“The real China” is the places you’ve never heard of.
There is no reason to ever go to Guizhou Tongren. Well, except maybe to transfer to another destination — the train runs through here. Other than that, this place may as well be off the map.
The city is pretty much just three parallel streets that flank a river and weave between two sets of hills. There are cigarette shops, a cluster of hotels near the train station, local quicky marts, a few banks, and a new, one block long shopping district that has a pedestrian street, a KFC, and a small mall. The surrounding area is made up of mountains, small villages, and tobacco farms. There is really nothing to make this place stand out from any other modern city in this country, there is not much to even notice here — unless you like bronze status of Miao people dancing and playing drums. This is absolutely normal China.
Maybe this is what they mean by “the real China?”
“The real China.” It’s a nonsensical assemblage of words — of course it’s all the real China — but the phrase still has meaning. To put it bluntly, you know what someone means when they say, “The real China.” They mean the parts of the country that hasn’t yet been expunged of community in exchange for endless strips of KFCs, shopping malls, office blocks, Starbucks, and pricey high-rise apartment blocks where nobody knows their neighbors. “The real China” is found in places you’ve never heard of before, the places that will never grace the pages of a tourist brochure, that you will never hear anyone speak of, the places that make up the bulk of the country. “The real China” is raw and grungy, it is the places where people have not yet traded in their own ways of doing things and living strategies to acquiesce with the parameters of “the global culture.”
The real China has little to do with the age of the buildings that people live in or even the type of architecture. It’s more about the spirit of the community and the power and extent of tradition. While in the old style single story, brick house hutongs a tight community is almost a given — people are living right in front of each other by design, there is nowhere to hide — but the same essence can still exist in new apartment complexes as well. It’s the people that matter here, and a neighborhood that knows itself whose members interact face to face on an almost daily basis for generations is going to be tight no matter what style house they live in.
It’s an “in the streets culture” in these places: the people are, to put it simply, out in the streets talking to each other, reaffirming social bonds, keeping the fabric of community woven tight.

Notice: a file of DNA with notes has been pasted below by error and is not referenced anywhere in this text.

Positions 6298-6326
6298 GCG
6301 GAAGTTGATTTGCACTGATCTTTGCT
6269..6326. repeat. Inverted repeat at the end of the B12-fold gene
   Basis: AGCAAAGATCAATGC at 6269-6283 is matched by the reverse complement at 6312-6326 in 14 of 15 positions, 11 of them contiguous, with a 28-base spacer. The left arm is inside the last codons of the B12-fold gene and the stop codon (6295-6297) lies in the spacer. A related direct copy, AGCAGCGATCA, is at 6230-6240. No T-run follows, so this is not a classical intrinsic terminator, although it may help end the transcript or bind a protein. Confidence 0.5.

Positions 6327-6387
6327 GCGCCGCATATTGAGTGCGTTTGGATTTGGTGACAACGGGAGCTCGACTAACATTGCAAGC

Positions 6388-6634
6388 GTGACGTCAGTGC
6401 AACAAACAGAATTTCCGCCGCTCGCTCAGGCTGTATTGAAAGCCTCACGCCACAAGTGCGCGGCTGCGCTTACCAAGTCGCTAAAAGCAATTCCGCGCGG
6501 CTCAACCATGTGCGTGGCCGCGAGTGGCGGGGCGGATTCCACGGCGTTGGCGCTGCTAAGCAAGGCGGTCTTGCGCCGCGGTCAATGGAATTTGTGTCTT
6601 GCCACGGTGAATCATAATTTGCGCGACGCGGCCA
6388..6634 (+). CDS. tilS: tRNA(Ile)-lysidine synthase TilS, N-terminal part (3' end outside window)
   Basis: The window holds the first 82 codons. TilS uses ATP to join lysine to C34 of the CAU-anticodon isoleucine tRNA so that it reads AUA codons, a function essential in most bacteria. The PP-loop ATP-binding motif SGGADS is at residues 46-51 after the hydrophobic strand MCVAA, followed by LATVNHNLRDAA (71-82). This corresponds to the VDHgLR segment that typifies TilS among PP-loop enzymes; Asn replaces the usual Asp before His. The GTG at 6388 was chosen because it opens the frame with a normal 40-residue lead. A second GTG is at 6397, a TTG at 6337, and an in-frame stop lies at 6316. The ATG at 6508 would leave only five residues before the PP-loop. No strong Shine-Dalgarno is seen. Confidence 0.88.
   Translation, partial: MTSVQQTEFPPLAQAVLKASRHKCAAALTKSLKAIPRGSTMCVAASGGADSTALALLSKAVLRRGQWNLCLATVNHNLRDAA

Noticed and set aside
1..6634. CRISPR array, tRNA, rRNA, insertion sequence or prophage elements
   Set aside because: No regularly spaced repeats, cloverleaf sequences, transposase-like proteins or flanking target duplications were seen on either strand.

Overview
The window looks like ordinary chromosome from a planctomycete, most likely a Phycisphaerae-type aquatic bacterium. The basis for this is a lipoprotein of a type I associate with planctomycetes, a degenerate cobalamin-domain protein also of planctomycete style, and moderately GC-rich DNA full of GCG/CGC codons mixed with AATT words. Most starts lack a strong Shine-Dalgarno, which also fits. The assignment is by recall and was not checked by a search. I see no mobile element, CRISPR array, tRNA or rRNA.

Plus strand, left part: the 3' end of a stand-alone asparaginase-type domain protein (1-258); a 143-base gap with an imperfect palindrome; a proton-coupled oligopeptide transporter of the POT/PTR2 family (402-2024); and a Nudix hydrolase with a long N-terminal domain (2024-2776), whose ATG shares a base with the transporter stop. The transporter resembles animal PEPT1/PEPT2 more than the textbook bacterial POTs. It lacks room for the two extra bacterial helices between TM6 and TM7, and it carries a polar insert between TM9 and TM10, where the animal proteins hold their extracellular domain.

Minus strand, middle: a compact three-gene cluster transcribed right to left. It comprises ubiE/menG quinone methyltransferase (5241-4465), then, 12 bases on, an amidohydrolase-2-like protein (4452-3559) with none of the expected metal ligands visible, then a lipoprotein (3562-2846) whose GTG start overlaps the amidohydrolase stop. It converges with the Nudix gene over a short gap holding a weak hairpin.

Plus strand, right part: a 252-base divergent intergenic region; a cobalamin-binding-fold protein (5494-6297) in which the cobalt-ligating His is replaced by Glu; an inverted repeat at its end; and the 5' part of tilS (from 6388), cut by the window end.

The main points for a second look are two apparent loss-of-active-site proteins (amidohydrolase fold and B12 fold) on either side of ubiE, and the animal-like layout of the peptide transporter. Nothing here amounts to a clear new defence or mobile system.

China is a country that doesn’t seem to know gradients, and everything is either to one extreme or the other. Neighborhoods here seem to be either incredibly close knit, super social places full of people who have been living there for generations or they are sectors of where it feels awkward to nod and say hello to your neighbors in the elevator.
Vast swaths of this country are becoming “middle classed,” they are becoming modernized, globalized, whatever you want to call the social phenomenon that removes people from their traditional geographic sphere, arranges them in single family units, and thrusts them into a new landscape where they are too busy working and shopping to bother interacting with their neighbors. Many aspects of tradition become irrelevant in these places, the value systems are adapted to fit the 21st century, the old ways are not passed down, the people are too connected to take the time to look up from their cellphones and talk with the people around them.
The people in these “modernized” living systems are often from other parts of the country with no real ties to the places they currently live in — other than the fact that they live there. To speak generally, they move from their subdivided sectors to work, to the mall, to a restaurant, and then back to their subdivided sectors, they are essentially ghosts in their communities — the family next door that you sometimes see in the elevator, the guy down the hall that you can hear screaming into his cellphone but don’t know what he looks like, the people going into a room on your floor that you don’t think you’ve ever seen before. In the “modern” apartment highrises that are made up of social transplants the people tend not to talk in the hallways, they don’t say hello to each other in the elevators, they move through the place they live in as though their neighbors don’t exist. It’s the polar opposite of the traditional communities they often come from.
More on the China Chronicle: Old traditions are destroyed as China modernizes
“We go into our apartments to hide,” a Chinese friend once told me. This is true.
The poor are moving away from their homes for work. The middle class is moving away from their homes for better jobs. The young leave home for school. The educated seek opportunities in the booming cities of the east coast. The rich, well, the rich everywhere seem to like building barricades around themselves. This is a country in motion. Sometimes it seems as if nobody currently lives where they are from, and community is corroding throughout China.
“The real China” is where communities stay together and tradition lives on through the bulldozer era. But you can often only see it in the nowhere regions of the country where there is no reason to ever go — in places like Guizhou Tongren.
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